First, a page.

How the West is Wholly Missing China’s Geopolitical Focus

Posted By Alexandros Petersen Tuesday, January 10, 2012 – 2:01 AM  

Alexandros Petersen is Advisor with the European Energy Security Initiative at the Woodrow Wilson International Center for Scholars in Washington, DC, and the author of The World Island: Eurasian Geopolitics and the Fate of the West. This post is the result of a recent visit to China and Central Asia.

On a recent visit to China, TurkmenistanPresident Gurbanguly Berdymukhamedov smiled broadly as he was awarded the title of Emeritus Professor at Peking University. Yet his satisfaction was probably less  the academic distinction than a lucrative energy export deal he had signed earlier that day — 65 billion cubic meters of natural gas, roughly half ofChina’s 2010 gas consumption, would eventually flow fromTurkmenistan’s massive fields toChina’s seemingly insatiable consumers.

This end-of-year agreement prompted some observers to proclaim that gas-richTurkmenistan had achieved a coup against regional political powerhouseRussia: For years,Moscow has been negotiating a gas export deal withBeijing, but what would it do now thatChina was receiving so much supply fromTurkmenistan? Yet that analysis is backwards: Rather than a Turkmen power play, the natural gas deal was a geopolitical chess move byBeijing, whose fundamental interest in the region is both raw resources, and raw power. While the West is focused on constrainingChina’s actions in the Asia-Pacific,Beijing is capitalizing on vast space for influence to its west inCentral Asia.

For years, Ashgabat has been a small power. It holds among the ten-largest natural gas reserves in the world, but has never parlayed these riches into a perch atop the list of rich petro-states — Turkmen gas has been sold at its border toRussia’s Gazprom, which has re-exported it to European consumers at inflated prices. That has relegatedTurkmenistanto the status of a hermit kingdom in energy terms.

But now Ashgabat is not only courting Beijing, but also flirting heavily with the European Commission, which wishes to build a Trans-Caspian gas pipeline from Turkmenistan to Europe, and vigorously pushing for a Turkmenistan-Afghanistan-Pakistan-India gas pipeline. Such increased export options have strengthened Berdymukhamedov’s hand against domination byRussia’s Gazprom.

Yet those who focus on Turkmenistanare missing the larger story. It would be more accurate to say that Beijing’s choice of Turkmen, Kazakh and Uzbek gas over Russian has forced Gazprom to reassess its regional strategy.  While price negotiations with Moscowhave slogged on over the last five years, the China National Petroleum Corp. (CNPC) has cobbled together and upgraded largely existing transportation infrastructure to create the China-Central Asia gas pipeline (pictured above).  The resulting shift in the region’s energy geopolitics reflectsChina’s rise.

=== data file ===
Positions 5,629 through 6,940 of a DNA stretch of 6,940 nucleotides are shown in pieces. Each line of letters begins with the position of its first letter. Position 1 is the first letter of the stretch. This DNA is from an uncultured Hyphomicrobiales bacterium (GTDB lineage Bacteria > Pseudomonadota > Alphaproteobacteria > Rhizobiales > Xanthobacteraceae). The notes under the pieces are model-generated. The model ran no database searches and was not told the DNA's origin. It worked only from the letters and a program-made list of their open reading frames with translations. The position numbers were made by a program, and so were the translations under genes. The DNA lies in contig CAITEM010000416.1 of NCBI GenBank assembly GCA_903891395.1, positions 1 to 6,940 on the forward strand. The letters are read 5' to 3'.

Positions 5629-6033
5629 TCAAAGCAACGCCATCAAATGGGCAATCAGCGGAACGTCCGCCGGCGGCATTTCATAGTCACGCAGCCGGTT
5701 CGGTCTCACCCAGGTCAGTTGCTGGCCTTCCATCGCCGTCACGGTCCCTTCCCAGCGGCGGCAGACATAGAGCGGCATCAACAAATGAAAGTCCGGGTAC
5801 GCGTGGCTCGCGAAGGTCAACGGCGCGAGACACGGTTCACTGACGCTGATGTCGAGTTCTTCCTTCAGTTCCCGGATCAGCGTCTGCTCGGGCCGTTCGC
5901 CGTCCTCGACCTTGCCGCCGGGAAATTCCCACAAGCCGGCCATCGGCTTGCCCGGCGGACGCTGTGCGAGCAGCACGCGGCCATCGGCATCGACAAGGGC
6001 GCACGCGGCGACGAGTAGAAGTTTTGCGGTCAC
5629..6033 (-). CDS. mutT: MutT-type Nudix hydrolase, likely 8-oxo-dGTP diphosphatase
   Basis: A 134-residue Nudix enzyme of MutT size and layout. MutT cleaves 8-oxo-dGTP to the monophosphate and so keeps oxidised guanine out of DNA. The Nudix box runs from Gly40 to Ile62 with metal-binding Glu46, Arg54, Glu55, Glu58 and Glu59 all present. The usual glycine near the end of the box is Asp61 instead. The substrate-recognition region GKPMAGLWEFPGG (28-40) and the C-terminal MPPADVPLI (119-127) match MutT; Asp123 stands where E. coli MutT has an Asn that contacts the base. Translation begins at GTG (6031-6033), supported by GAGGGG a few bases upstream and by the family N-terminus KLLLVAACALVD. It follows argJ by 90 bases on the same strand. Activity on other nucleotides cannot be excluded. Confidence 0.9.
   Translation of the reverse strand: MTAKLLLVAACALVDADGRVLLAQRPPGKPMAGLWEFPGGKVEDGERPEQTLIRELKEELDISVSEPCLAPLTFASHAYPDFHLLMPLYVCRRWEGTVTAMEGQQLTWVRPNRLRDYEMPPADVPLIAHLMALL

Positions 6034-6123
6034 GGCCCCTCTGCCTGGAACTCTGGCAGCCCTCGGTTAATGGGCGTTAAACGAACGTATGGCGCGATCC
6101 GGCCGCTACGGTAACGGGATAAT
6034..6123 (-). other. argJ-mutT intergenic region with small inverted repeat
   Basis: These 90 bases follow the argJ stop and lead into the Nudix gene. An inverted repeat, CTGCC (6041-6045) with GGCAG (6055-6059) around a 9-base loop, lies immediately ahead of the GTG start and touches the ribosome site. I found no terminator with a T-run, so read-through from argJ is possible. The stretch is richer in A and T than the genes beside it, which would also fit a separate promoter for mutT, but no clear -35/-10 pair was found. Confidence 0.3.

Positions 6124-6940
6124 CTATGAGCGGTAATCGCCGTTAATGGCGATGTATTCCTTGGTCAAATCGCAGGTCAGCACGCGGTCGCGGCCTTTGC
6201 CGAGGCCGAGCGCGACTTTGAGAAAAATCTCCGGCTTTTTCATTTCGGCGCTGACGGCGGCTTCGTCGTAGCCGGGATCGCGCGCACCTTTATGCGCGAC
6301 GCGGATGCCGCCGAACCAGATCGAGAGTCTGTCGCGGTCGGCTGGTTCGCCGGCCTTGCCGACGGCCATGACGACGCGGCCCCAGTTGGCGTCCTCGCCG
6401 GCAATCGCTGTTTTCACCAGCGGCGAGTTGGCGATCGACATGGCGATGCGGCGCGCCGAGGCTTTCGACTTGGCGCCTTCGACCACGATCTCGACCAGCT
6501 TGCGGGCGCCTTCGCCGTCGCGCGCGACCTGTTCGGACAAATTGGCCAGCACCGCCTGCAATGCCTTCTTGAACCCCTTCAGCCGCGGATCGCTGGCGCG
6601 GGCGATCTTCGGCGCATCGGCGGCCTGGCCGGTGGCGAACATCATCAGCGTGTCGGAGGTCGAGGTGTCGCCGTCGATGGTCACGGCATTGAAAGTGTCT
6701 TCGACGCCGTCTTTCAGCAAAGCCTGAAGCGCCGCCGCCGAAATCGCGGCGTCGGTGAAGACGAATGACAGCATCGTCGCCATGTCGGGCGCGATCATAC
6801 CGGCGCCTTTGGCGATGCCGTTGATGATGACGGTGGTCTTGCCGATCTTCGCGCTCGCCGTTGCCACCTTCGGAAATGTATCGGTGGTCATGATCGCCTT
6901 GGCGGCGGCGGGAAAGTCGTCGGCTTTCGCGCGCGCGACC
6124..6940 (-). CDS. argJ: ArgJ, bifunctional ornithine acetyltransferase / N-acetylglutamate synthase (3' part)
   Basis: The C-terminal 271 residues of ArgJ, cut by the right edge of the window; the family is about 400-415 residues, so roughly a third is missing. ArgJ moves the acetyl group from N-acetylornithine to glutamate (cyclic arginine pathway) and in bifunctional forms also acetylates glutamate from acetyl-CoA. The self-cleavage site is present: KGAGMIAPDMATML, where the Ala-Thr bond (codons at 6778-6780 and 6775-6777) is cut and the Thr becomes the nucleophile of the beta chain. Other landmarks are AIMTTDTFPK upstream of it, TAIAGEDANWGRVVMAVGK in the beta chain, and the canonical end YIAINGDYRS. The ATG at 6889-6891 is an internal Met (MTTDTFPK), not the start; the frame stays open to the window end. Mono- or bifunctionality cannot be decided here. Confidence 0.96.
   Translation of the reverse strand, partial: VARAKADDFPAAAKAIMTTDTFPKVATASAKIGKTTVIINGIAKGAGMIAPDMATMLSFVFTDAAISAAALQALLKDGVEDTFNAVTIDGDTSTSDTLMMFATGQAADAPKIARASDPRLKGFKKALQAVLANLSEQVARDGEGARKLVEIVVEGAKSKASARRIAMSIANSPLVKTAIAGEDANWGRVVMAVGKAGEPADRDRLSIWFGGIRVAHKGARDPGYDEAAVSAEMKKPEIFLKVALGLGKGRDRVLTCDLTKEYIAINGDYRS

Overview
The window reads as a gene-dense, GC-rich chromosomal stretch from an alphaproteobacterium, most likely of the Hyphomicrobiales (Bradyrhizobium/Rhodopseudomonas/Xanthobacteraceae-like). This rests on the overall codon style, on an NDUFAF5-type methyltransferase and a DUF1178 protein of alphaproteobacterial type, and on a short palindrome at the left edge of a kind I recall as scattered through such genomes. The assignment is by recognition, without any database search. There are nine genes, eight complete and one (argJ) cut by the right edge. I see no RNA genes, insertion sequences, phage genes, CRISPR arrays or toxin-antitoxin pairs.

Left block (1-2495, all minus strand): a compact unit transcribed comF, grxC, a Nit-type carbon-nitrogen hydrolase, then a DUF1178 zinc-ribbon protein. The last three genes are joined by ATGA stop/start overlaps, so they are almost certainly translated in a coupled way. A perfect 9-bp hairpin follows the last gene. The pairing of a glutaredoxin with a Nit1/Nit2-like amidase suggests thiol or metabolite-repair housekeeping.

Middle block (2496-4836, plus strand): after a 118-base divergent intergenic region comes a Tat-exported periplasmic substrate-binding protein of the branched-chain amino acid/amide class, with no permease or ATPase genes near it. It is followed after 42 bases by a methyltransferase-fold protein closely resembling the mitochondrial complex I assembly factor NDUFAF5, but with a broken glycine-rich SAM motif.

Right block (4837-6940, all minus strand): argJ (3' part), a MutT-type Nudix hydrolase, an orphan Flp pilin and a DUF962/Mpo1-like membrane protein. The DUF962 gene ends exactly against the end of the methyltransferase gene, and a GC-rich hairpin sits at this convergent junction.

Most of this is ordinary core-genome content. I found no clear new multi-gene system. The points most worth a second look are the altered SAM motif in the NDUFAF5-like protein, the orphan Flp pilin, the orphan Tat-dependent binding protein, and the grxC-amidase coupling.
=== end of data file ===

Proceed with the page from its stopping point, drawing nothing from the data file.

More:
It also reveals aBeijingwhose intentions are inherently geopolitical. The deliverable forBeijingis stability — client states with predictable, subservient governments. The Chinese analysis is that they are the adults inCentral Asia, while Russian and Western actors breed instability.

Chinais eager, however, to mask the geopolitical dimension of its presence inCentral Asia. Chinese energy and foreign ministry officials argue thatBeijing’s sole objective is to obtain access to natural resources.  On a recent trip to Beijing, I spoke with foreign ministry researchers who insisted that attempting to understand Chinese moves in Central Asia through a geopolitical lens was “based on an inaccurate Western perspective” that “sounds like an excuse to fit mere business deals into a ‘China threat’ paradigm.”

A CNPC representative put it in these terms: “Some regional partners like to use our presence as a foreign policy tool.” He was quick to add, “Chinese companies are not involved in politics.”  I heard the terms “non-interference” and “harmonious relations” more times than I could count. But, addressing the Turkmen deal directly, a senior policymaker with the Chinese energy ministry said, “Energy is the basis for a wider relationship with Turkmenistan, which we see as a major, long-term partner in the region.” Kazakhstanhas far more oil, in addition to much natural gas, but Turkmenistanappears to be at least equivalent and perhaps more consequential to China. When I asked whether the relationship with Turkmenistanwas important in diversifying China’s energy import options in light of recent civil unrest inKazakhstan, he answered simply, “Yes.”

Central Asians understand China’s calculus. In a discussion in the Turkmen capital of Ashgabat, a top Turkmen energy official told me that Chinais seeking political influence rivaling Russiaand Western actors, but that Turkmenistanwould thwart them. As I have argued together with my colleagueRaffaello Pantucci,Russia, too, is moving to counter what it sees as Chinese encroachment on its traditional geopolitical space, specifically through its advance of a “Eurasian Union” of former Soviet republics.

Interestingly, Chinese geopolitical aims seem similar toRussia’s — the maintenance of largely authoritarian stability and predictability inCentral Asia. “Our interests and the interests of our government are to see stable governments in the region,” a Sinopec analyst told me.  The result is soft geopolitical competition betweenChinaandRussia. And it is spreading — a Chinese military delegation will cross the Caspian and visitAzerbaijanlater this month.

One forgives China for attempting to mask its geopolitical thrust as long as it can in hopes of avoiding too many red flags. So far, it has largely succeeded.

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